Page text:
Sheehan’s decision to leave the Democratic Party should be supported by all of us committed to building an antiwar movement that is for immediate withdrawal of all U.S. forces from Iraq. And, as socialists we support her call for an alternative to the two-party system.

Thankfully, Sheehan is only taking a break in order to regroup. As she told Democracy Now’s Amy Goodman, “We’re closing down the factory, we’re going to retool, and we’re going to open up, and it will be a new and improved version of it. But we are definitely going to come at it from a totally different direction.” We can only hope that she will return to political activity soon so that we can together get on with the tasks of ending of this criminal war.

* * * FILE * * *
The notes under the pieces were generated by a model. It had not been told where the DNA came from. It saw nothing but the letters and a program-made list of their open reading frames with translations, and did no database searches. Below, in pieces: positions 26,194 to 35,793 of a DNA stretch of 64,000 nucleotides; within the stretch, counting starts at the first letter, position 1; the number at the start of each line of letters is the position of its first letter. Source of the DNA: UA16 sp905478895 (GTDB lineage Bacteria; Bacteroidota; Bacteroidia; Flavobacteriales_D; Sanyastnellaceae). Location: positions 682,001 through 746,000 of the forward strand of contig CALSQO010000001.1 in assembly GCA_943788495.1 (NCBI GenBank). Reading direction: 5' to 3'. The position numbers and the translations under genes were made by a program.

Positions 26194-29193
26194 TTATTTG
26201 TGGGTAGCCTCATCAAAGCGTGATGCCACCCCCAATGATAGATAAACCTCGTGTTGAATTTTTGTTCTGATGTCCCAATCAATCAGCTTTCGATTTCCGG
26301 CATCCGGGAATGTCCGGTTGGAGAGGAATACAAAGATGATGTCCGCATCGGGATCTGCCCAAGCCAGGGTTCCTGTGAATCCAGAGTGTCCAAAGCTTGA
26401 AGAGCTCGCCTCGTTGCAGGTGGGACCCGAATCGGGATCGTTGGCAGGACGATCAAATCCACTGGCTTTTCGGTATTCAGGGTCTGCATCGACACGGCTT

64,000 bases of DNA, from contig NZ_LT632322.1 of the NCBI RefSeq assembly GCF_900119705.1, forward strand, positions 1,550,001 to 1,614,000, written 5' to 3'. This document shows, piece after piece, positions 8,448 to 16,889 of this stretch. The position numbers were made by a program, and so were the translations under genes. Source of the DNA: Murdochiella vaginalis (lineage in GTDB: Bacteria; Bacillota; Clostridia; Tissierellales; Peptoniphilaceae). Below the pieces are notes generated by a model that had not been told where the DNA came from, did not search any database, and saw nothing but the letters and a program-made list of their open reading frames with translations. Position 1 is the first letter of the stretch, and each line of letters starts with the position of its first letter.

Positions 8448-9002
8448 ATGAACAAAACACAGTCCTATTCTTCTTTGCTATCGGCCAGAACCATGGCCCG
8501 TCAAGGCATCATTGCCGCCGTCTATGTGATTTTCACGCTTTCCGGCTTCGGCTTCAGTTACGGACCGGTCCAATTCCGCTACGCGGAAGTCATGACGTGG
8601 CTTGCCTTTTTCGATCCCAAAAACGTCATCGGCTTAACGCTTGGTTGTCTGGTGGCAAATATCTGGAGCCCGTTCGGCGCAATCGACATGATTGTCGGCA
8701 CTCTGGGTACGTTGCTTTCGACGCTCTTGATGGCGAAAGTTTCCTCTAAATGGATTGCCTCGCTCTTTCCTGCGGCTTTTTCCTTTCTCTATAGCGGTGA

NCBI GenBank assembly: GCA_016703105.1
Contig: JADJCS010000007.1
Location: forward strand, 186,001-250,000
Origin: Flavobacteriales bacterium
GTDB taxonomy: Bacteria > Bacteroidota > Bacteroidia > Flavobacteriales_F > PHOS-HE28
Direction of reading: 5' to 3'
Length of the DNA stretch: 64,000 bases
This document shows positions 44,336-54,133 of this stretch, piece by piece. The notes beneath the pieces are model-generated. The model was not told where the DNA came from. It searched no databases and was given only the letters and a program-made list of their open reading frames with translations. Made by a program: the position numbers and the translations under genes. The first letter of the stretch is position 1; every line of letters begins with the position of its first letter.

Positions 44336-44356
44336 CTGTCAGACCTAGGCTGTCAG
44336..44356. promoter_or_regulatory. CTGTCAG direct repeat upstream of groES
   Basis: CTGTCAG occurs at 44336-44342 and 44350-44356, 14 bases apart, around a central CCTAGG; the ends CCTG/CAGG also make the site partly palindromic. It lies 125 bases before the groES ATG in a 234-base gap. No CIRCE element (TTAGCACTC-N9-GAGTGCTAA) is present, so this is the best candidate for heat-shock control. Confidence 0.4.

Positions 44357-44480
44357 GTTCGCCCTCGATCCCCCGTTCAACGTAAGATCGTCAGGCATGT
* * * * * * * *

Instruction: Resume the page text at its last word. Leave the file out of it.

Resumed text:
Joe Allen is author of the forthcoming Vietnam: The (Last) War the U.S. Lost (Haymarket Books) and is a frequent contributor to the ISR.